What does it mean to be liberated from birth and death? The meaning holds relevance only for a human being. If you look at an animal, it has no consciousness of bondage, or very little consciousness; therefore, it has very little incentive to rise in consciousness or gain freedom from consciousness. In some sense, the animal is blessed: it feels alright just as it is. It does not really have to attain anything; it does not feel an inner dissatisfaction. Therefore, you do not find animals ponderous or ruminating.

But man stays dissatisfied, and being dissatisfied, man keeps trying one thing after the other. This endless sequence of trials and errors is called the sequence of birth and death. So, there is birth of a new hope, and then the hope got smashed. Death! And then another hope, another journey, and the journey again ends blindly; and then you invest yourself in some other opportunity, and that attempt, too, fails. Death!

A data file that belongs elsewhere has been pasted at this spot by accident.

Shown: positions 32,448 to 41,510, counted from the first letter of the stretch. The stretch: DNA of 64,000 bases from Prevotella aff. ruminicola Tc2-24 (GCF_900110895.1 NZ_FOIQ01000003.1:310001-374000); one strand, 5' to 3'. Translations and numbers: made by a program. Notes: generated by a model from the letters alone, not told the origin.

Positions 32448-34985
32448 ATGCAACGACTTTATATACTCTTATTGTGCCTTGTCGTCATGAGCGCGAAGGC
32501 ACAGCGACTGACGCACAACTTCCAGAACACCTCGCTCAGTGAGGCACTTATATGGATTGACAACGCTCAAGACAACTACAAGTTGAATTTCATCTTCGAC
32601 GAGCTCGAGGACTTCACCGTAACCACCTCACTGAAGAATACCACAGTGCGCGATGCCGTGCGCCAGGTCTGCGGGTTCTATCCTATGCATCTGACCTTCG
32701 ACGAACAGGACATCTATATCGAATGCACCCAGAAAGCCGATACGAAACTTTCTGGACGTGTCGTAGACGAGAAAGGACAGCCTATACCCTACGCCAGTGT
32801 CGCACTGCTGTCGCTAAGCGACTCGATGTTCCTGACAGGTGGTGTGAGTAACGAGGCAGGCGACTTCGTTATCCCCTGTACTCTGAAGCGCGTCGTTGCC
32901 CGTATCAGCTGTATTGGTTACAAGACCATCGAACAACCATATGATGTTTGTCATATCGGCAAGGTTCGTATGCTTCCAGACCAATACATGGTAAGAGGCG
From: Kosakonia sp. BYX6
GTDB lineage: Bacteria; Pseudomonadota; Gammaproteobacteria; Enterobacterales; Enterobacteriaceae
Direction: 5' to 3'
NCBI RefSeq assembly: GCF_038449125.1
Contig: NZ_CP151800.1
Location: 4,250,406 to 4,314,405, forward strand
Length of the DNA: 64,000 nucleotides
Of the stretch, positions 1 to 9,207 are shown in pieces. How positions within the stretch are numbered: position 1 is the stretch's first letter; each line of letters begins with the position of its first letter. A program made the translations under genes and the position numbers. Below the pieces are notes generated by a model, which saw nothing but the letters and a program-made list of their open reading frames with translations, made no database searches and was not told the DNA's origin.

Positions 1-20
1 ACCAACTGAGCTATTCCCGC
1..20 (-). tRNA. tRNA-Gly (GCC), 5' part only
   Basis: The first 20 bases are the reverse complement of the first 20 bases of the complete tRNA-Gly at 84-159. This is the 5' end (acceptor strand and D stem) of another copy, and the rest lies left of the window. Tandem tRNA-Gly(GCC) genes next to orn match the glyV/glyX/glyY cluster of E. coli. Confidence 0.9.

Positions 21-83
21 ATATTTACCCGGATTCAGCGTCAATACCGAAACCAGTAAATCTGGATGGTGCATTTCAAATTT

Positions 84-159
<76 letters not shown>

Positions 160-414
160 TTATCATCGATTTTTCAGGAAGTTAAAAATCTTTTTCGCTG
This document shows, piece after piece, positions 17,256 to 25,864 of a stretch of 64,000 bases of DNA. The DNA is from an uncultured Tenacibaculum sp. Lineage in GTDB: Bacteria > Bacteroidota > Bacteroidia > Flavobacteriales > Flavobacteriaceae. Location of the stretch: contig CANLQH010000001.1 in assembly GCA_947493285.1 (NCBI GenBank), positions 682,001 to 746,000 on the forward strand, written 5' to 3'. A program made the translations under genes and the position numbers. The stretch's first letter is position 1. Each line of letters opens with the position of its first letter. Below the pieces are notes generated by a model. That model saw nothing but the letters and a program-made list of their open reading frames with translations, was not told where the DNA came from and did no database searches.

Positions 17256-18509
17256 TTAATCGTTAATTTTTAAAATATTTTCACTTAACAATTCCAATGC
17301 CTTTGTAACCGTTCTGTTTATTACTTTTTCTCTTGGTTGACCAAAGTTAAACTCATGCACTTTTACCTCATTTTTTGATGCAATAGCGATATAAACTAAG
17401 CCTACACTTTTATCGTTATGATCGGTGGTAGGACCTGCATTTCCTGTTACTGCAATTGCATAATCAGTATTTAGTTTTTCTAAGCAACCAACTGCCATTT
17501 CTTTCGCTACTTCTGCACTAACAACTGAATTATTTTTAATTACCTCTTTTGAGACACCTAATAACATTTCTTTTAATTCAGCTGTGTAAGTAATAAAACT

Attempt, failure; attempt, failure; attempt, failure. Freedom from these endless attempts and endless failures is success, and that success is the object of all spiritual process. If there is something that you so keenly want that you are endlessly trying for it, why don’t you actually attain it? That actual attainment, that actual success is spiritual liberation. You are now liberated from trying again and again.

Every successive trial is a new birth. Every successive failure is a new death. Why keep trying and failing? Why not try rightly and succeed? You are anyway investing so much time, so much energy, so much of yourself in all these daily struggles. You are anyway not living very peacefully or comfortably. You are anyway embattled and besieged. If you are indeed fighting a war, why not fight rightly? If you are indeed getting so tired, why not invest your energy rightly?